The British self-confidence dented by Brexit
Brexit with or without an agreement? Exit in October or January? New election? New referendum? The questions concerning Great Britain’s future are clearly outnumbered by the answers, and it can be difficult to follow what’s happening and why. Jens Norrby, PhD student in History of Ideas, helps us understand the current situation.
Many of us follow the convulsions in Great Britain, where the country is trying to proceed in the heated subject about the country’s future relations with the EU. On Thursday, the Prime Minister Boris Johnson said that he “rather be dead in a ditch, than ask the EU to delay Brexit”. Johnson had earlier said that the country would leave the EU on 31 October, “do or die”, but during the week, we have noticed that the members of the Parliament seem to have a different opinion.
Jens Norrby is a PhD student in History of Ideas at the University of Gothenburg. His research focus is the history of Great Britain and Europe, national identity, the fall of the British Empire and Brexit.
What can the political pandemonium taking place in Great Britain tell us about the British self-image?
“The most instant answer is a very hard blow on the country’s political self-image. The traditional image is that the British are rational, and that their pragmatism has protected them from the continent’s revolutions and dictatorships. In “The Mother of Parliaments”, political questions have been raised and discussed by the world’s rhetorical elite, trained in this art since their boyhood years at Eton. Of course, this is a very simplified and exaggerated picture I present to you, but the British elite has in the last few years been hit by a real eye-opener. And during her speech in parliament on Wednesday, Labour’s Thelma Walker said that Brexit had made Britain the laughing stock of the entire world. So, their self-confidence is seriously dented, simply put.”
Can you draw any historical parallels to the drama we’re observing now?
“That depends of course from which viewpoint we are looking from. One of the most striking features of Britain’s membership in the EU has been the continuous subordination to party politics. One of the most striking features of Britain’s membership of the EU has been the constant subordination to party politics. The internal conflicts in the Labour party was perhaps the biggest reason why Harold Wilson called for a referendum on the issue of membership in 1975, and it’s often argued that it was Margret Thatcher’s attitude towards Europe that in the end contributed to her downfall within her own party. And Tony Blair’s large success in his first years was, among other things, a result of his political opponents, the Tories, being at odds in the EU matter.”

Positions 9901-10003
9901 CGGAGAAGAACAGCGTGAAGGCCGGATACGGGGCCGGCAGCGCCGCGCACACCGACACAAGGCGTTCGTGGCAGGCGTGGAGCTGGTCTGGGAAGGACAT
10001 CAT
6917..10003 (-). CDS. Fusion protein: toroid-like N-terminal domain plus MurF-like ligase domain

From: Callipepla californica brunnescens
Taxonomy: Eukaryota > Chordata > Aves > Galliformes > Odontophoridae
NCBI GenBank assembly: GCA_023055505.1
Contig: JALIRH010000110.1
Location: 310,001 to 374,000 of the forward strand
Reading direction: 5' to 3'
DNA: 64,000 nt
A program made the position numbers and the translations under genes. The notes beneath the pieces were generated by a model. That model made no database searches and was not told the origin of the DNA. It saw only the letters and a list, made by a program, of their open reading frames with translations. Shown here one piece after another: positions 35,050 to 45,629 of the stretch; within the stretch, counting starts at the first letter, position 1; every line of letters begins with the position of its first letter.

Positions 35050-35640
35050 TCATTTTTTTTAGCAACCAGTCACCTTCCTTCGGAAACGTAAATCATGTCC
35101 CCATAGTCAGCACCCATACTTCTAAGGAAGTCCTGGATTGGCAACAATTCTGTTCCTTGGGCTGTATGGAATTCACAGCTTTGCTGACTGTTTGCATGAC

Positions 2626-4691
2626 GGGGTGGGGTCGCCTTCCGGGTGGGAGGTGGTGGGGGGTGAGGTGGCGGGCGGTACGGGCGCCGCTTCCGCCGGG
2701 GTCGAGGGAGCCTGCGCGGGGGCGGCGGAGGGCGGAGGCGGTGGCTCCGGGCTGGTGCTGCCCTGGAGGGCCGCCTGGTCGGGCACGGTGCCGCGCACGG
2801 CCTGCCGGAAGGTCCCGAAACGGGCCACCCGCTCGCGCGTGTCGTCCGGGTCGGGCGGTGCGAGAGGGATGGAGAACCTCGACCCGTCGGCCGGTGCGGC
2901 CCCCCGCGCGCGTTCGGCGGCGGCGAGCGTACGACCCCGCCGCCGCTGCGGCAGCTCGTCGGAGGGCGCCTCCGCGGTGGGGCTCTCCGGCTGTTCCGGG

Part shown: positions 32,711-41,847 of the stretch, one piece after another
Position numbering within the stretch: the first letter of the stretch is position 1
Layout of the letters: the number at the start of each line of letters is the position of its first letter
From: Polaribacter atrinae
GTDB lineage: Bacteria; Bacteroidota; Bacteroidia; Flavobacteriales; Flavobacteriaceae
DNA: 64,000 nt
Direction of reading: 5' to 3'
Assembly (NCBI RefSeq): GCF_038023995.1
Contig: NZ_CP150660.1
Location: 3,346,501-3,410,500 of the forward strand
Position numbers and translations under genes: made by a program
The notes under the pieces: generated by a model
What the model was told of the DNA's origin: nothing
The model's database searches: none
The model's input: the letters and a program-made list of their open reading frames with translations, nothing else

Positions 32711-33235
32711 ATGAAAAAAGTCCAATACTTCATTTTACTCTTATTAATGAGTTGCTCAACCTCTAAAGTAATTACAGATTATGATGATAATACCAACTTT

And if we move to the 2010’s?
“It’s clear that David Cameron initiated the referendum about Brexit mainly to save his party, the Tories. Teresa May also tried to balance the party’s different wings. Labour has, at the same time, been almost incapable of presenting a clear and consistent strategy. It is remarkably difficult to find a single British politician that that is genuinely invested in the question of Europe beyond the immediate issue of the Referendum.”
But why this mess?
“One of the more overall reasons is that the result of the referendum in 2016 could be interpreted in at least three different ways. As an expression of identity, where the British people’s will to leave Europe had to be honoured, no matter what the cost. Others interpreted the result as an expression of the people’s will against the elite. While another group interpreted the result as a faulty financial analysis, where the “leave”-campaign was accused of telling lies about the financial consequences—consequences that had to be avoided at all costs. On top of these three interpretations came the party politics I mentioned earlier, and since 2016 we have had a large number of forces that have been pulling in different directions—all of them certain that they are acting in the best interest of the people.”
A qualified guess on the finale of this?
“Of course, I can guess. My fear is that Dominic Cummings has a brilliant plan, so my guess is that there will be a new election before the end of October, where Johnson will get a large majority, the new parliament will make a No-Deal possible again, and that the Great Britain will tumble out of the Union on 31 October. Or something completely different.”
Jens Norrby, PhD student in History of Ideas, phone: +46 76 884 17 24, e-mail: email@example.com
Photo from London: John Cameron